Speaking at SECO, which was held in Atlanta earlier this month, the corneal specialist told delegates that the patient will have an increase of more than 1.00D in steepest keratometry readings, an increase of at least 1.00D in regular astigmatism and a myopic shift of at least 0.50D.
He added that the candidate patient will have the presence of central or inferior steepening with axial topography consistent with keratoconus, the steepest manual K reading of at least 47, and a corneal thickness of at least 300–400µm at the thinnest point.
Describing the cross linking procedure, which creates bonding between collagen fibres in the cornea, he told delegates: “We naturally self cross-link our corneas as we get older. A 70-year-old patient is at much less risk of developing keratoconus than a 20-year-old because that cornea has already been cross-linked. It’s debated whether there’s a benefit to treating older patients.”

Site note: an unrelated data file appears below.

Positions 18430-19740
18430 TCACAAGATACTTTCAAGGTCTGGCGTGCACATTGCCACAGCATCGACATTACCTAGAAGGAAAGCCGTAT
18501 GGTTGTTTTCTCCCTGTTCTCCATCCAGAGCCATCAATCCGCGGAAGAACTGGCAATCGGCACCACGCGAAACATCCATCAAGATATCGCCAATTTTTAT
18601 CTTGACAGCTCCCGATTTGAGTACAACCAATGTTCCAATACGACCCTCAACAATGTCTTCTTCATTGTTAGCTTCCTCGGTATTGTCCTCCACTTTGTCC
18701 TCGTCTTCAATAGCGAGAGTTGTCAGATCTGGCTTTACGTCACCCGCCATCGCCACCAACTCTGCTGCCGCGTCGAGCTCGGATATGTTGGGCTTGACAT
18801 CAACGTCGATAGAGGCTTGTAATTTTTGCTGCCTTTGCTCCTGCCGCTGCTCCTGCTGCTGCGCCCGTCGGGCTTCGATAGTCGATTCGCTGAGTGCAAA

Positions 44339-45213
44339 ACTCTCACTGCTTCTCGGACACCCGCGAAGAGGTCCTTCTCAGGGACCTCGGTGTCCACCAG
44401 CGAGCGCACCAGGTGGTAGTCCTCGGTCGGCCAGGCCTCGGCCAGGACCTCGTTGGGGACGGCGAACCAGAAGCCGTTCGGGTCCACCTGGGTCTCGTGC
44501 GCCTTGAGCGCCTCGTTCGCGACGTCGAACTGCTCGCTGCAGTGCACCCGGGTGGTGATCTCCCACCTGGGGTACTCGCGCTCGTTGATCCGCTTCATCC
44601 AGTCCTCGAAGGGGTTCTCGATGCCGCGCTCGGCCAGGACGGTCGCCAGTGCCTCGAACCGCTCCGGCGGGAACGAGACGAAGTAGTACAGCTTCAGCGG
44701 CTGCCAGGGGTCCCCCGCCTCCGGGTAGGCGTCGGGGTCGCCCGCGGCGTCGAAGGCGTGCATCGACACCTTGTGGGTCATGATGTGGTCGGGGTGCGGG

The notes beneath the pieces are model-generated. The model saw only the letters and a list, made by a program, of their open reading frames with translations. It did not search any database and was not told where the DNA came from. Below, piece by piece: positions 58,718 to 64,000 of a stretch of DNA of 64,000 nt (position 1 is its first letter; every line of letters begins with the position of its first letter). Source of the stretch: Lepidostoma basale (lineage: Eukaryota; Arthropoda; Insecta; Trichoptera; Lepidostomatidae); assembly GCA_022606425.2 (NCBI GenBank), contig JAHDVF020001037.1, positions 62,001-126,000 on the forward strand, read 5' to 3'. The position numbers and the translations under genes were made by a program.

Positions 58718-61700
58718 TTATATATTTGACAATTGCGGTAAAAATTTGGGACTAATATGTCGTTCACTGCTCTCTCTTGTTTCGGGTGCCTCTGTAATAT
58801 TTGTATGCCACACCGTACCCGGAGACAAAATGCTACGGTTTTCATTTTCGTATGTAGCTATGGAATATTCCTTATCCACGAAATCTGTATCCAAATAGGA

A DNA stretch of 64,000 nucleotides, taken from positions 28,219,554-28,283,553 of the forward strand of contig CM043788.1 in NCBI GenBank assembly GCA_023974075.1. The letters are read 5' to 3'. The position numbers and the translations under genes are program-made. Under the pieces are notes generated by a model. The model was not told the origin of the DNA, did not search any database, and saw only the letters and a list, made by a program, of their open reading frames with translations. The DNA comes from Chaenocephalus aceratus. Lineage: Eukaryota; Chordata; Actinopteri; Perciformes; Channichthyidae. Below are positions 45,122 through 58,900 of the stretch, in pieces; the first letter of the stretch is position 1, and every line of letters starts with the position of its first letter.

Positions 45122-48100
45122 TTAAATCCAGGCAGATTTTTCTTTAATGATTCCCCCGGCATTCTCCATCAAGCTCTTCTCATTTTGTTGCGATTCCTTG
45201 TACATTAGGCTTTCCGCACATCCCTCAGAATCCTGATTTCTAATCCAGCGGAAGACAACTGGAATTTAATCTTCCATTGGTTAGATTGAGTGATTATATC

Dr Kim also provided insight into the debate around removal of the epithelium, explaining that riboflavin B2 penetrates the cornea better when it is removed. He added: “The problem is that some patients have had delayed healing because of epithelial infections or scarring.”
Delegates were advised that riboflavin can be applied with stromal punctures “to help it penetrate” the cornea, but added: “The issue is: will you get a sustained and high enough level to have the effect of cross linking?”